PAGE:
Avoiding further jail time, Hector Xavier Monsegur — a hacktivist legend — walked out of a federal court house in Manhattan on Tuesday.
The AP reports that U.S. District Judge Loretta Preska said Monsegur's cooperation helped disrupt hundreds of cyber attacks and helped disrupt the hacker activist group Anonymous and essentially marked the end of LulzSec.
We've been getting occasional light advice from NPR blogger and physicist Adam Frank. His mantra more or less is: Make friends with science and it will transform the ordinary into the extraordinary. Today, Adam's thoughts about how your speed affects the way you experience life. Or as he would prefer to say: your velocity.
Far, far, far away is a great place to be — if you want to stay marvelous. There is a plant, called Welwitschia mirabilis (mirabilis being Latin for marvelous), found only one place on Earth. You can get there, as artist/photographer Rachel Sussman did, by driving through the vast emptiness of the Namibian desert, the Namib Naukluft, in Africa.
From the shoreline at North Avenue Beach in Chicago, the blue water of Lake Michigan stretches as far as the eye can see. But beneath that pristine image, there's a barely visible threat, says Jennifer Caddick of the Alliance for the Great Lakes: microbeads.
These tiny bits of plastic, small scrubbing components used in hundreds of personal care products like skin exfoliants and soap, can slip through most water treatment systems when they wash down the drain.
Last week, scientists warned that a massive chunk of the West Antarctica Ice Sheet will eventually drift into the sea and melt, raising sea levels at least 10 feet higher than previous predictions.
Even before the announcement, scientists at the nonprofit research organization Climate Central predicted that surging seas could put the homes of nearly 5 million Americans underwater by the end of this century.
On May 20, 1964, two astronomers working at a New Jersey laboratory turned a giant microwave antenna toward what they thought would be a quiet part of the Milky Way. They weren't searching for anything; they were trying to make adjustments to their instrument before looking at more interesting things in the sky.
Worldwide temperatures were once again above normal last month, tying the record for the hottest April set back in 2010.
The National Oceanic and Atmospheric Administration on Tuesday said the average global temperature for land and sea was 56.7 degrees Fahrenheit, which is 1.39 degrees warmer than the 20th century average.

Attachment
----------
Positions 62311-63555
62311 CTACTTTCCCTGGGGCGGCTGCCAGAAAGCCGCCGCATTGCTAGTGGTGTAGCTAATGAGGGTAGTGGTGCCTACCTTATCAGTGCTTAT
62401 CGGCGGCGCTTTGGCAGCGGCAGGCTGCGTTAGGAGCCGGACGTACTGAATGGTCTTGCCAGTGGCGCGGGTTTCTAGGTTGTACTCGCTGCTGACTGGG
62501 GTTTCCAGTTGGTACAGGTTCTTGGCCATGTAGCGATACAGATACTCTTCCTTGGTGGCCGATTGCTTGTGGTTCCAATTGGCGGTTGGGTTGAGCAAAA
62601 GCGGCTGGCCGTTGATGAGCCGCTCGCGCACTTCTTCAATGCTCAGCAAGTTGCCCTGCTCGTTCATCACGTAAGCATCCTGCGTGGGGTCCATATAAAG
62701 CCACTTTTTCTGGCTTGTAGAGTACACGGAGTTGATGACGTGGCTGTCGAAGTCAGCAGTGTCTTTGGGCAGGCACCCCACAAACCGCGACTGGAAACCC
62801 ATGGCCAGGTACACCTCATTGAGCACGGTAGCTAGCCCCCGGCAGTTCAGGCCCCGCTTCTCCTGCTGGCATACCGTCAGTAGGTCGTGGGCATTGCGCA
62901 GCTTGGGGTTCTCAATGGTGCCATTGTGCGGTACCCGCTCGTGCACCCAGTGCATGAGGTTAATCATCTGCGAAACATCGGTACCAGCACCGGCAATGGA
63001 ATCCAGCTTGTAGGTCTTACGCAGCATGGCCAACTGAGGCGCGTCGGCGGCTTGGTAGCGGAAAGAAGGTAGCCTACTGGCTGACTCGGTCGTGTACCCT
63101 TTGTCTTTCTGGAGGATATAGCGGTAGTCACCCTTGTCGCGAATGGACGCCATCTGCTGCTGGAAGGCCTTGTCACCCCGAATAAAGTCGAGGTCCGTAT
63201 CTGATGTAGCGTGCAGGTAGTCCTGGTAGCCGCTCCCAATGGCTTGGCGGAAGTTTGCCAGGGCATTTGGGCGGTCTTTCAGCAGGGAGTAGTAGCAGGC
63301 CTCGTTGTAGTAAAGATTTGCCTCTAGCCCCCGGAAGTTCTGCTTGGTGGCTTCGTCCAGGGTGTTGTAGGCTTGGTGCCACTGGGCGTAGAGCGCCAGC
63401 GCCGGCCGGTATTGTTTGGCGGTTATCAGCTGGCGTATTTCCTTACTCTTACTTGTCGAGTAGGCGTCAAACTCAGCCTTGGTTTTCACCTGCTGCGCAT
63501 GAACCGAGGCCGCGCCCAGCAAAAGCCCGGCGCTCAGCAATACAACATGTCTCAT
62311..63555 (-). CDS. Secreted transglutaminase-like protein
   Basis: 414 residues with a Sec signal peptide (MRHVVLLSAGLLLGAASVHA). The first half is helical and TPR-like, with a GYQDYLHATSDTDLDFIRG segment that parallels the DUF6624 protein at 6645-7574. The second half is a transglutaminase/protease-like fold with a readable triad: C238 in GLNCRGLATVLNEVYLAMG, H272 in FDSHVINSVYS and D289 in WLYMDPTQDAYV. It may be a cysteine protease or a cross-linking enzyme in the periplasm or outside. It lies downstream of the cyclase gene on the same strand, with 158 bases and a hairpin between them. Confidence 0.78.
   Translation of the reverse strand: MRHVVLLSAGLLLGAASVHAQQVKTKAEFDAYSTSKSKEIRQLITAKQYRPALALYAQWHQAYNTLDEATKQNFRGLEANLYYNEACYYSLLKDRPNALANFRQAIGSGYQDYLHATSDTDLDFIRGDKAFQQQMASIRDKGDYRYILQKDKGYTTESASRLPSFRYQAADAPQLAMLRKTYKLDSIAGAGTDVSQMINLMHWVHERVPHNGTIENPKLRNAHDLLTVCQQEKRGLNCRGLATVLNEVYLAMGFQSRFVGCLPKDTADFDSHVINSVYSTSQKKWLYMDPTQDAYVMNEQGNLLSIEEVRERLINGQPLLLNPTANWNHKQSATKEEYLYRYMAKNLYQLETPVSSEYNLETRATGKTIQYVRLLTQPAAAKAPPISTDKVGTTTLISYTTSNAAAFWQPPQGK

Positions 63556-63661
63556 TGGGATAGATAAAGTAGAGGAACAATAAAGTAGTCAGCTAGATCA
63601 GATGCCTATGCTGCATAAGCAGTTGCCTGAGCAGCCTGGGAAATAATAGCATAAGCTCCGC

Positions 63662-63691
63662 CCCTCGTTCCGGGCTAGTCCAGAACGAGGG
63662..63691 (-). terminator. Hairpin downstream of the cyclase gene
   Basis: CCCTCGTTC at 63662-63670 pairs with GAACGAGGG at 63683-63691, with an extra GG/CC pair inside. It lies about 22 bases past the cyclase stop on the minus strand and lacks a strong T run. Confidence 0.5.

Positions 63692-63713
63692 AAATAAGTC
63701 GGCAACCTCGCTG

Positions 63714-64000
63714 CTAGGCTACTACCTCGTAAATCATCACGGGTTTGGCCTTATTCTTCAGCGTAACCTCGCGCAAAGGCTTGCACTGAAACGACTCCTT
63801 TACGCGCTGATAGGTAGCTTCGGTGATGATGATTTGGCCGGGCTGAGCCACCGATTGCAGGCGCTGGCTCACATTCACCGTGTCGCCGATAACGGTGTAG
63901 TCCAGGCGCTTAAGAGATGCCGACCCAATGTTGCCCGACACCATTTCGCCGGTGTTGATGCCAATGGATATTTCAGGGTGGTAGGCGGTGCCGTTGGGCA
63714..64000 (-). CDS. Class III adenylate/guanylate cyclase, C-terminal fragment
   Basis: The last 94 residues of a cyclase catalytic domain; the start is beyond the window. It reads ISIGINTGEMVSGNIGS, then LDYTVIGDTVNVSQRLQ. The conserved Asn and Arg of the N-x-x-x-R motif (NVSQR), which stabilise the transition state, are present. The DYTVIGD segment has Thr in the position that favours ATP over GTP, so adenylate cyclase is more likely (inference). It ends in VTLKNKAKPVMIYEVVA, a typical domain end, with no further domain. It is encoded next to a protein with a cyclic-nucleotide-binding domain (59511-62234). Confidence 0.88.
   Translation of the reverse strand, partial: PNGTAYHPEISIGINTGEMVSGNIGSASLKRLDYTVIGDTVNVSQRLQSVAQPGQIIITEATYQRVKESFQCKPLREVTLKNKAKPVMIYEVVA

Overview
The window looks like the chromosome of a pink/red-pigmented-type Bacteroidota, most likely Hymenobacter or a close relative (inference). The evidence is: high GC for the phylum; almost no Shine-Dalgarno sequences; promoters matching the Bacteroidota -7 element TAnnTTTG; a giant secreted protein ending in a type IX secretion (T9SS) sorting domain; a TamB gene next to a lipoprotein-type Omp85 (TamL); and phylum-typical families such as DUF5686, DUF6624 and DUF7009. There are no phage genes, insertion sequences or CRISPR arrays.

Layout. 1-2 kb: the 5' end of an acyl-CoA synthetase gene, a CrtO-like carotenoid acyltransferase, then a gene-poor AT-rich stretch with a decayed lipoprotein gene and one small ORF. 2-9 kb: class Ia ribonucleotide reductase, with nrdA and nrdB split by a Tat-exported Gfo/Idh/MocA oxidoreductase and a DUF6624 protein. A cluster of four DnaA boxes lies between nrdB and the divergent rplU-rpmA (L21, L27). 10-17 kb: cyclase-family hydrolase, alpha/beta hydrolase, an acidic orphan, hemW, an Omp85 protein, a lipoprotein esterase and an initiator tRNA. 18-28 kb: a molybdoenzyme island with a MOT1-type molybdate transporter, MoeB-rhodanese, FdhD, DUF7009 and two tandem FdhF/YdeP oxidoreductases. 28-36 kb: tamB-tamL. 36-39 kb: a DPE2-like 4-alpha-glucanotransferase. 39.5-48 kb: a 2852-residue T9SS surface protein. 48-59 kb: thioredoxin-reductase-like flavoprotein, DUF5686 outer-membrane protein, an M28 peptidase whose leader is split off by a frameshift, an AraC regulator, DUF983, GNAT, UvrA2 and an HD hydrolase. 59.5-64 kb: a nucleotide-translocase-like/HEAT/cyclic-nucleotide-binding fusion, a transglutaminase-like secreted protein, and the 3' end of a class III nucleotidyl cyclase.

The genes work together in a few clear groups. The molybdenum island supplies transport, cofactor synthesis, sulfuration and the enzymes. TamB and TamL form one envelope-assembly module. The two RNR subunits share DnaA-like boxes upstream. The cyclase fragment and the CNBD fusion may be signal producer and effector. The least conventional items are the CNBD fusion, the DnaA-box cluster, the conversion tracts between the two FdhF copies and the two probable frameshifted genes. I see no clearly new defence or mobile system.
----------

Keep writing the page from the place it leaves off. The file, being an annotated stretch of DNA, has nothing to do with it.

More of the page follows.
"The last below-average April was April 1976, and the last average or below-average temperature for any month was February 1985," according to NOAA.
The bones are believed to be from a new species of the aptly named titanosaur, a massive herbivore from the late Cretaceous period, officials from the Museo Paleontologico Egidio Feruglio told BBC News.
The titanosaur was a sauropod, like the apatosaurus or brachiosaurus, that roamed the forests of Patagonia 95 million years ago.
The Federal Communications Commission announced last month that it would propose new rules. In a blog post, Chairman Tom Wheeler insists that the open Internet rules will help maintain what's called network neutrality. That is, making certain that your Internet provider doesn't give a faster connection to a service that can pay more.
The Kansas Board of Regents gave final approval Wednesday to a strict new policy on what employees may say on social media. Critics say the policy violates both the First Amendment and academic freedom, but school officials say providing faculty with more specific guidelines will actually bolster academic freedom on campus.
The controversial policy was triggered by an equally controversial tweet posted last September by David Guth, an associate journalism professor. Reacting to a lone gunman who killed 12 people at the Washington Navy Yard in Washington, D.C., he wrote:
It's a fine mess we've gotten ourselves into. Last week the National Climate Assessment report was released detailing the toll climate change is already taking on the United States in terms of droughts, floods, heat waves and changes in agriculture.